Attending to Tensions
- Nelson Ball (Author)
At the Edge of the Frog Pond. Mercury Press (purchase at Amazon.ca)
- Patrick Lane (Author)
Go Leaving Strange. Harbour Publishing (purchase at Amazon.ca)
- Peter Trower (Author)
Haunted Hills & Hanging Valleys: Selected Poems 1969-2004. Harbour Publishing (purchase at Amazon.ca)
Reviewed by Travis V. Mason
On the page and in the ear these three collections are as different as the landscapes of British Columbia’s coast mountains, Saskatchewan’s interior plains, and Southern Ontario’s Niagara escarpment. That is not to say each book corresponds to one landscape. But to open Nelson Ball’s At the Edge of the Frog Pond and Patrick Lane’s Go Leaving Strange at random, for example, is to visit two vastly different places.
Granted, as all landscapes have certain shared characteristics, these books share an interest in the natural or the wild side of life, albeit in different ways. The poems in Ball’s latest collection express, as so many of his earlier works do, keen observation of the natural world tightly wrought and sparsely told. Consider the collection’s opening and indicative poem, “Heron”:
Accurate though this observation might be, after the twentieth such poem one begins to
tire of the sparseness, longing for reflection, philosophy, metaphor. The novelty does not so much wear off as the power of acute observation fails to sustain itself (or the reader). Indeed, once the poem’s titles become longer than the poems themselves—cf. “An old frog leads a young frog into the pond”: “pplopp // plip”—they seem no longer to be about the edge of anything. Individual poems have the potential to move a reader with seemingly little effort; accumulated, they have a tendency to sharpen one’s attention to a point too fine to be of any real significance.
In stark contrast to Ball’s tentative reports on the exterior world, Go Leaving Strange seems robustly and decidedly interior. Lane’s verse—especially in the first section, “After,”—is thick and dark. With lines as long as any Whitman penned, Lane writes of memories of war, of stories of childhood shared across a table in the Okanagan, of the names of weeds and birds:
There are these living things, and they are rare now and not to be seen
except for the careful looking in what little is left of that desert place. And I
list them here in a kind of breathing, the vesper sparrow, the saw-whet owl,
and the western meadowlark, and the northern scorpion and the western . . .
Lane’s lines lead the reader, eventually, out of the ordered fecundity of exterior “living things” and into an interior wilderness in the second section, titled “The Addiction Poems.” Here the observer becomes the observed; the speaking “I” slips uneasily into a “you” that either implicates readers in an addict’s illicit, carnal activities or marks a shift in the speaker’s psychological state (or both):
You watch from the beanbag, careful, thinking
there’s a way out, push the baby in the drawer,
glad to see it’s still alive, feet like little frogs
rising out of the smell of its only life.
Unfortunately, the second-person perspective also holds readers at a distance that only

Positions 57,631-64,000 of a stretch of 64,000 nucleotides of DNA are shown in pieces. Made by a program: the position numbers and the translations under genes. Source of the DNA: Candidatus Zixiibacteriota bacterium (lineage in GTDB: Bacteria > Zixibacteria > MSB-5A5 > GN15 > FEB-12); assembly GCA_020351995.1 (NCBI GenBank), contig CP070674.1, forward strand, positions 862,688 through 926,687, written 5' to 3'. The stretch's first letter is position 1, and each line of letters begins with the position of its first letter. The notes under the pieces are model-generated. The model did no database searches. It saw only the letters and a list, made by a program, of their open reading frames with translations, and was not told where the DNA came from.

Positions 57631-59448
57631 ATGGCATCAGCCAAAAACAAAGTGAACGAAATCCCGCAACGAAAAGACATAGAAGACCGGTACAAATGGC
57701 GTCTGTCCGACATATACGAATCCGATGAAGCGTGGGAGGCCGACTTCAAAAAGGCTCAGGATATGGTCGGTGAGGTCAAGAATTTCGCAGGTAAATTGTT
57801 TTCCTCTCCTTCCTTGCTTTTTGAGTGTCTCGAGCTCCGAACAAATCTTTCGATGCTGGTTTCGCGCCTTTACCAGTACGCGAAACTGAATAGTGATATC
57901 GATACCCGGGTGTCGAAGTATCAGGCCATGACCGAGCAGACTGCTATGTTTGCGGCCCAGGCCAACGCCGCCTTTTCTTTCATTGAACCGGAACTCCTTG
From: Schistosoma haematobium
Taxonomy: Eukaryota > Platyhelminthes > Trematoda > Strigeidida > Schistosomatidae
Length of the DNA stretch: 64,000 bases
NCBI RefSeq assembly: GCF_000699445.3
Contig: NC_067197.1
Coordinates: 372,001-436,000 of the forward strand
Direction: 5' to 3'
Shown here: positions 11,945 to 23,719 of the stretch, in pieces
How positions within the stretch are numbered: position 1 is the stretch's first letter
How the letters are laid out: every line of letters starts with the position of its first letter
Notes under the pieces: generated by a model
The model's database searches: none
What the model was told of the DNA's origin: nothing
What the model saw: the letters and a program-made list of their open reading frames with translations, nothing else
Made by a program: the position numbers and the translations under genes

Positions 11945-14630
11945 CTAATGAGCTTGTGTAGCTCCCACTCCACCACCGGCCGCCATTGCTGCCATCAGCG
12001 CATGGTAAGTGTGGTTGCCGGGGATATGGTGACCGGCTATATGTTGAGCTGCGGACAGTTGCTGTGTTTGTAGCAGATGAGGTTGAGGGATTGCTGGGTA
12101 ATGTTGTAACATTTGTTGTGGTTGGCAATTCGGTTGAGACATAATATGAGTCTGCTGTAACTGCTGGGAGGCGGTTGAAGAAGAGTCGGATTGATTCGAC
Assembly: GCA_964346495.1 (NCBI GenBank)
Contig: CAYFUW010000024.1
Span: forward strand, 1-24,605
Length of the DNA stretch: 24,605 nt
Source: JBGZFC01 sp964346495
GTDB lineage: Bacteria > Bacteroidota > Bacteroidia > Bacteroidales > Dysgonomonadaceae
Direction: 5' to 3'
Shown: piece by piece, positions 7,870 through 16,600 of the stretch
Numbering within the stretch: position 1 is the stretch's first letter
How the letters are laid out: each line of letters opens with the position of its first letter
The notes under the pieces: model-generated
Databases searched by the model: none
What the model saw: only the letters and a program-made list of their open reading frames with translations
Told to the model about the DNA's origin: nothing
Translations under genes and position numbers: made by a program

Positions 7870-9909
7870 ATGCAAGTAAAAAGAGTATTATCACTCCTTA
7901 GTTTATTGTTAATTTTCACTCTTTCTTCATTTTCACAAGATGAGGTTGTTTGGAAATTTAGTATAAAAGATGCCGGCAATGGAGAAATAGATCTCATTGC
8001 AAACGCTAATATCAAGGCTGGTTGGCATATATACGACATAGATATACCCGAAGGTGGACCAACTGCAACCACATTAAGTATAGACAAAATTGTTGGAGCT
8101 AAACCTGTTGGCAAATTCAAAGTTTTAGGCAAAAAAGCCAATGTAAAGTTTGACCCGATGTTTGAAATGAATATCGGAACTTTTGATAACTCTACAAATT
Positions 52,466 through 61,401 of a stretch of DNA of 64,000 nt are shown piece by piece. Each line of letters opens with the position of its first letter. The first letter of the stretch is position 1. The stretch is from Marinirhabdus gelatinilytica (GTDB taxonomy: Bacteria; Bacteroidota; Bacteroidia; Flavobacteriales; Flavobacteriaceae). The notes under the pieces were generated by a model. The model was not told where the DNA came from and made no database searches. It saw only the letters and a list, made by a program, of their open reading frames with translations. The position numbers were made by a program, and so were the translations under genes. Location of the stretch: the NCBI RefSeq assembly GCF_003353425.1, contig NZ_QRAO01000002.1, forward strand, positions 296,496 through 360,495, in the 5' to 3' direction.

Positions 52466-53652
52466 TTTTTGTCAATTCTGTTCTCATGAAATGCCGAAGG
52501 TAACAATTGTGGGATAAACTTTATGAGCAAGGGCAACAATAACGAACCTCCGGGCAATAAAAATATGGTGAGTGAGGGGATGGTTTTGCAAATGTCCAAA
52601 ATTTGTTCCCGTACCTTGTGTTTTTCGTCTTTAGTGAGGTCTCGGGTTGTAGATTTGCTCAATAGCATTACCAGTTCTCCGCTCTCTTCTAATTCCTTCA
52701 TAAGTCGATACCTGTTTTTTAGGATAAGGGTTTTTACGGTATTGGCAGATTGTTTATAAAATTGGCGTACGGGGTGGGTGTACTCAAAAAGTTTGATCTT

actual experience could possibly transgress.
Experience in Peter Trower’s poetry has always been contained in the language, the concise ordinariness of compound terms taken from 22 years logging the BC coast (e.g., whistlepunk, bullpuncher, spiderscrawl, millionglitter, and stumpslopes). Haunted Hills & Hanging Valleys, Selected Poems 1969-2004 offers a satisfying introduction to the work of a writer who has never achieved the status of, say, an Al Purdy or a Patrick Lane. There is a tension in Trower’s poetry between the gravity (“Ammonia Fumes,” “Hell’s Gate,” “In the Gully”) and levity (“The Lowest-Paid Job in the Woods,” “Outhouse,” “Kisses in the Whiskey”) of manual labour; between the daily dangers and the tall tales that make the work bearable; between the socio-economic realities that impel a man into the logging profession in the first place and the environmental degradation he helps inflict this year and next, when
the saws will yammer their nagging dirge,
the donkeys will pull the corpses,
the land will be hammered to stumps and ruin.
The collection suggests elegy without nostalgia or condemnation; call it awareness of the other-than-human checked with a wariness of the all-too-human. The poet, as Trower writes in “Through the Apricot Air,” communicates this tension while “his mind swings erratically between micro and macrocosm / [and] he studies the eccentric comings and going of house finches.”
Each of these collections in some way attends to tensions that can turn anything into poetry, whether it’s a frog hopping into a pond, an addict coming to terms with his problem, or dead trees on a hillside that a logger refers to as “goosequill snags.”
- On Life, Love and Cats by Heather Sanderson
Books reviewed: White Madness by Alden A. Nowlan and Selected Poems by Lorna Crozier, Patrick Lane, and Alden A. Nowlan
- Inside the Darkness by Joan Crate
Books reviewed: The Blue Hour of the Day by Lorna Crozier
- Alone with the Memory of Everyday by Erin Wunker
Books reviewed: The Baldwins by Serge Lamothe, Sleeping on the Moon by Sylvia Adams, and Moving Day by Terence Young
- Poésie québecoise et canadienne-anglaise by R. Mésavage
Books reviewed: Souffle d'eau by France Tremblay and Contre-taille: Poèmes choisis de vingt-cinq auteurs canadiens-anglais by Pierre Desruisseaux
- Mine Not Mine by Robert Stanton
Books reviewed: Mine by Stephen Collis, Sledgehammer by John MacKenzie, and The Asthmatic Glassblower and other poems by Billeh Nickerson
MLA: Mason, Travis V. Attending to Tensions. canlit.ca. Canadian Literature, 8 Dec. 2011. Web. 24 May 2013.
This review originally appeared in Canadian Literature #190 (Autumn 2006), South Asian Diaspora. (pg. 158 - 159)
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